In an important announcement made for users and artists of Pakistan, Google on Tuesday said that it is launching a 'YouTube Partner Programme' in the country which will allow video creators to make money for their original work, reported Mashable.
This comes as an exciting development for the local artists in a country where entertainment industry is fairly small.
Any Pakistani creator — even if they have only one original video — can become a “partner” and start making money. These partners will be able to run ads against their videos.
YouTube will split the revenue generated by those ads, and pays its partners.
Popular Pakistani rapper and comedian Ali Gul Pir explaining the matter to Mashable said: “YouTube for Pakistan before the ban was a glimmer of hope as we did not even have a single record label in the country. So musicians and artists only had YouTube and that's where I released my first song as well, It got over 3 million views.
"It made my career but then YouTube was banned and we were back to zero. I still made content but we would use Twitter and Facebook to show the work, and frankly that didn't work well because those platforms are not made for content creators."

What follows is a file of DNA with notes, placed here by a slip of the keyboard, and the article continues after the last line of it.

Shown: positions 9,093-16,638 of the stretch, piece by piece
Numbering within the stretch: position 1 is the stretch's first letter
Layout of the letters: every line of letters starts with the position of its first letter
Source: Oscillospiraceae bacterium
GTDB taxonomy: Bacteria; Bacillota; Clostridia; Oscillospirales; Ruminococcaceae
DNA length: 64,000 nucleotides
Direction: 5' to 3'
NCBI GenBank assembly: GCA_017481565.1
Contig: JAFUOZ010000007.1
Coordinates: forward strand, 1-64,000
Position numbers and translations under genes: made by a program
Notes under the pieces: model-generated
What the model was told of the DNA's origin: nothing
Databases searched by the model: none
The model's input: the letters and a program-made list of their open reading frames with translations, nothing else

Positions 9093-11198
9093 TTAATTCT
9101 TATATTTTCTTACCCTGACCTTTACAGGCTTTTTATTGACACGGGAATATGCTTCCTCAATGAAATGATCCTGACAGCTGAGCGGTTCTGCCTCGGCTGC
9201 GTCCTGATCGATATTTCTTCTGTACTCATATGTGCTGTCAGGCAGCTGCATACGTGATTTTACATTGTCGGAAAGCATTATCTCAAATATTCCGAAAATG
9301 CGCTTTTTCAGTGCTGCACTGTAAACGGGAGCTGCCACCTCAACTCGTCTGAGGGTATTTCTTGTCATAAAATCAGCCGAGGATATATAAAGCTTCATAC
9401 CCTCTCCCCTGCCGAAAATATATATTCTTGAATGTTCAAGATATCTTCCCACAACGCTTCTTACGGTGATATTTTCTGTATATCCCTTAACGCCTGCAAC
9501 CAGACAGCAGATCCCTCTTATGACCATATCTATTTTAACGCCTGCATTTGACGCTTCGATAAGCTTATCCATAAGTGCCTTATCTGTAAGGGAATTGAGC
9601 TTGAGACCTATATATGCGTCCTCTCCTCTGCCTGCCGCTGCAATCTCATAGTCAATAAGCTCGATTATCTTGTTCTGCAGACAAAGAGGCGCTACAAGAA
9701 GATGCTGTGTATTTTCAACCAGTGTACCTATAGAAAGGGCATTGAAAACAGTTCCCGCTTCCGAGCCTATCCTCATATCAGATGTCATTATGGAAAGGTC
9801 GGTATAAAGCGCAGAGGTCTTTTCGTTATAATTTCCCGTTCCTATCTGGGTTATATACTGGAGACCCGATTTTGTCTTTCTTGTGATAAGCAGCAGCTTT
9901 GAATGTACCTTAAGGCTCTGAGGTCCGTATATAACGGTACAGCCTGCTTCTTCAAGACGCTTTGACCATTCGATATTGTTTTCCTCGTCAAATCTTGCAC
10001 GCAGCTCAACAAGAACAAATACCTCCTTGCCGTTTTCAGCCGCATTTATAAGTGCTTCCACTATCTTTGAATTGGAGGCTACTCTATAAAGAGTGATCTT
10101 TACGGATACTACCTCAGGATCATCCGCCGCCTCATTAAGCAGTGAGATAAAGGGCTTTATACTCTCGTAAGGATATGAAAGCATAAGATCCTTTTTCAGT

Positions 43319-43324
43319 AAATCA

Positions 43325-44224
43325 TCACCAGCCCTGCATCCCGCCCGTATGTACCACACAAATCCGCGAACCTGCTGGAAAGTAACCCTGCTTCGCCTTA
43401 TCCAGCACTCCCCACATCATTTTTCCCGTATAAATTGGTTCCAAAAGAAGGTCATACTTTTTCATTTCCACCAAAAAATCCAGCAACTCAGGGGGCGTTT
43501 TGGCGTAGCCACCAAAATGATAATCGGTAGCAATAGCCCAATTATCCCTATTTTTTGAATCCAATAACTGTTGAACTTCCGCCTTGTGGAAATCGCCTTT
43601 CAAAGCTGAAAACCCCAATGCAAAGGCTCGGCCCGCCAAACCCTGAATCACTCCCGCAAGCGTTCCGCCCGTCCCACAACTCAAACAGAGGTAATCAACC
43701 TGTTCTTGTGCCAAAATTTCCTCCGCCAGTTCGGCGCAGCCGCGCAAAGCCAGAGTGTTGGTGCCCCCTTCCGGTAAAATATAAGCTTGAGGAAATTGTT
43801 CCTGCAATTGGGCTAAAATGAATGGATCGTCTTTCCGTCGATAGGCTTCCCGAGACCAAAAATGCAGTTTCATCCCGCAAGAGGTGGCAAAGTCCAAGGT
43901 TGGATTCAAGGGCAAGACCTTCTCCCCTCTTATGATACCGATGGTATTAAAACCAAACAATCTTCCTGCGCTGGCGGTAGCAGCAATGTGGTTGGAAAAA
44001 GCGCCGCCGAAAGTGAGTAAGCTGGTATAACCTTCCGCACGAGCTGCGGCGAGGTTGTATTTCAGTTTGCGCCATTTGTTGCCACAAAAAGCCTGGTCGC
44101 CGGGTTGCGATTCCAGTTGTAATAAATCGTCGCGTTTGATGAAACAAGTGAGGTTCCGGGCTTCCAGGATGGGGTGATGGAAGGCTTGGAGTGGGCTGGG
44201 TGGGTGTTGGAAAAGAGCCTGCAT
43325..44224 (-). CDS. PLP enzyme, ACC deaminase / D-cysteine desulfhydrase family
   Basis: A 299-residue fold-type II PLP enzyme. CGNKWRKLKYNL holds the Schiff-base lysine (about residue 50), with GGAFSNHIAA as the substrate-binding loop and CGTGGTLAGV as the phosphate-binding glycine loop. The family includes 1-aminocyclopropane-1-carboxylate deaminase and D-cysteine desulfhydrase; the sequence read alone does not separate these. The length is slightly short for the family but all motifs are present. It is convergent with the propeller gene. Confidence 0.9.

Google also introduces the offline video viewing feature which has been particularly popular in emerging countries where many face connectivity issues.
Using this feature, a user can go to YouTube app and save a video for later viewing. The video will be with saved for 48 hours after downloading it.
“We are delighted to launch this new offline experience on YouTube with some of the top Pakistani players in entertainment. By making these popular videos available for temporary offline viewing, our partners will help fans connect more easily with their favourite content, while also helping bring more viewers to their videos,” said Tania Aidrus, Head of Business Development, Next Billion Users team at Google Asia Pacific.
Months after the Pakistan lifted its three-year-old ban on the site, people have once again begun turning to Google’s video service for consuming and creating videos.
Pakistanis are now spending substantially more time on YouTube than they were in January, the company told Mashable. Google says the watch-time of YouTube has more than doubled in eight months.